Supreme Court ruled Friday that gay and lesbian couples across the country have a constitutional right to marry. At least 36 states plus the District of Columbia currently recognize gay marriage in some form. The other states, meanwhile, passed state laws banning same-sex marriage. Two questions in particular were facing the Supreme Court ahead of its decision: Does any part of the Fourteenth Amendment, with its guarantees of equal protection and due process, compel states to perform same-sex marriages? And -- if not -- are states required to at least recognize same-sex marriages performed in another state?
Supreme Court's same-sex marriage ruling turns 5: Acceptance, advancement, but opposition remains
Court Overturns DOMA, Sidesteps Broad Gay Marriage Ruling : The Two-Way : NPR
Conservative Supreme Court Justice Clarence Thomas, joined by fellow conservative Justice Samuel Alito, argued in a Monday statement that the landmark ruling legalizing same-sex marriage nationwide was improperly decided and suggested the court should "fix" the decision. The statement, written by Thomas and joined by Alito, was attached to a decision from the top court allowing a lower court's ruling against Kim Davis to stand. Davis was a county clerk in Kentucky who infamously refused to issue marriage licenses to same-sex couples because of her religious objections. Although Thomas and Alito joined the majority in rejecting Davis' case, they argued that it raised important questions about Obergefell v. Hodges —which legalized same-sex marriage across the country.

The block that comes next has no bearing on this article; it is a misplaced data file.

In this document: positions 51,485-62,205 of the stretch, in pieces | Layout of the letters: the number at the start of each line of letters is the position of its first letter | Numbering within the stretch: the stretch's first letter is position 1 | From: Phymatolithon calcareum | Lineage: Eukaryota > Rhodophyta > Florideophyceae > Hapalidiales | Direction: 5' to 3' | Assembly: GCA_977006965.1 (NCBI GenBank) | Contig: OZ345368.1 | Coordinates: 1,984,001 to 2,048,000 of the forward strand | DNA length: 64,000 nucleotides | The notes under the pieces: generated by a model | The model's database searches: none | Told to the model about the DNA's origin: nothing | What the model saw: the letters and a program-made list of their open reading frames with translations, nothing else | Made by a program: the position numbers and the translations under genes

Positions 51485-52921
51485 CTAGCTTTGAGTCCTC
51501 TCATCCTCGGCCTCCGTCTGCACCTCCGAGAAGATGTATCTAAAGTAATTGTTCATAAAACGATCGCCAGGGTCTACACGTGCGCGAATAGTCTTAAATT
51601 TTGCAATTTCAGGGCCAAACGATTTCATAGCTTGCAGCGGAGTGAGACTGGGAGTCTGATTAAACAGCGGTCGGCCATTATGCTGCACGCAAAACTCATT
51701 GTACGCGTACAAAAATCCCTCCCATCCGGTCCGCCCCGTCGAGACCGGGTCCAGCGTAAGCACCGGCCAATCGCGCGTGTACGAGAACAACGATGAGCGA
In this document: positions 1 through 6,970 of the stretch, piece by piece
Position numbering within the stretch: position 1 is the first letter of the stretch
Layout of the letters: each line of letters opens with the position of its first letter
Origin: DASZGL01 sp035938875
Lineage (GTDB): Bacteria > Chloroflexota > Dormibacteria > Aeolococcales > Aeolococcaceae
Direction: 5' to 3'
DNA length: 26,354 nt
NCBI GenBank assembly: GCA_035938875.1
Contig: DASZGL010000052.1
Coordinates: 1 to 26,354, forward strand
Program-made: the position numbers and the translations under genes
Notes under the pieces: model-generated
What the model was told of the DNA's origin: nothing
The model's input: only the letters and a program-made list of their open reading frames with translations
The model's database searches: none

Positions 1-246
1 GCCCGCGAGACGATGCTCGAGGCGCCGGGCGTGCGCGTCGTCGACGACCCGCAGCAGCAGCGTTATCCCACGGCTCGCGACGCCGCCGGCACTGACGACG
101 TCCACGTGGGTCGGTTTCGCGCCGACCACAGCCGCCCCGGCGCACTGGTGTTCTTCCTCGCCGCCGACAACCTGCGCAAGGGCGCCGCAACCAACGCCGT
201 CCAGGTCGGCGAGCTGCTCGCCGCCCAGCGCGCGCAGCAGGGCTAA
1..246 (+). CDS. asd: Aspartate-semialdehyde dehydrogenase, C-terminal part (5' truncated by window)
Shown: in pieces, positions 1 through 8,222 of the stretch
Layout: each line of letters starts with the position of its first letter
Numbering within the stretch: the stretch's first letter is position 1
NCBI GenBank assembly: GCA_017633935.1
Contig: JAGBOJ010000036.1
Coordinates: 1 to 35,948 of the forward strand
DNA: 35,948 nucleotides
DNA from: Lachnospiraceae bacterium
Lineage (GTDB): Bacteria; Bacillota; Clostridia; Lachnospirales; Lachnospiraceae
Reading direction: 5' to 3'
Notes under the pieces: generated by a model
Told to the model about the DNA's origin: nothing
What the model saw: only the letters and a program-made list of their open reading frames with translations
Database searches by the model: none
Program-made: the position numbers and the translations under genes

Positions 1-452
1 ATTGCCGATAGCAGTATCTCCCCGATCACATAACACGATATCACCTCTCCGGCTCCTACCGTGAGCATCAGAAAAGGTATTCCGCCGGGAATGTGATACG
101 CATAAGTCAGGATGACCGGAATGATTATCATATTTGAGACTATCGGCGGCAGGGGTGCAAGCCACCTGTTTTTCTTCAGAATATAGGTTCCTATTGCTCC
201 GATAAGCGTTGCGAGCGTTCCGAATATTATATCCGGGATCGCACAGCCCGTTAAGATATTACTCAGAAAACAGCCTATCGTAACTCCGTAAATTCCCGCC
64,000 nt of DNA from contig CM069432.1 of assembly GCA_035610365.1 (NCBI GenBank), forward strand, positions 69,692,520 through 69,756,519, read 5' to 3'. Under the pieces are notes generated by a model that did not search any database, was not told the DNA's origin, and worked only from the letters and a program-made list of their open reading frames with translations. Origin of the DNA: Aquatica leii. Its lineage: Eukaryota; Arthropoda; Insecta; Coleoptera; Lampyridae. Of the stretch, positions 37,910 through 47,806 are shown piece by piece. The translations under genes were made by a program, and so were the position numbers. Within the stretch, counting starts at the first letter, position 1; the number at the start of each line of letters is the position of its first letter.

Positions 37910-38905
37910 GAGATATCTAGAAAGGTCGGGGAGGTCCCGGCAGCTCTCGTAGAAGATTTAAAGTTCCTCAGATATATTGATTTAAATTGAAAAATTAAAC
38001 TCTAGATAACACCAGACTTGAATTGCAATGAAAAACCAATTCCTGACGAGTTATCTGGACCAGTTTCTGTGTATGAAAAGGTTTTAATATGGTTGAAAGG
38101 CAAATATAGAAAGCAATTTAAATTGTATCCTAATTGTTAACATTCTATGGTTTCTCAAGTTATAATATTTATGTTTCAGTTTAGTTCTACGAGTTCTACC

Court Overturns DOMA, Sidesteps Broad Gay Marriage Ruling
Eyder Peralta. The Supreme Court issued rulings on two highly-anticipated cases on gay marriage today. By , it ruled the federal Defense of Marriage Act, which defines marriage as a union between one man and one woman, is unconstitutional.
Obergefell v. Hodges , U. The 5—4 ruling requires all fifty states , the District of Columbia , and the Insular Areas to perform and recognize the marriages of same-sex couples on the same terms and conditions as the marriages of opposite-sex couples, with all the accompanying rights and responsibilities.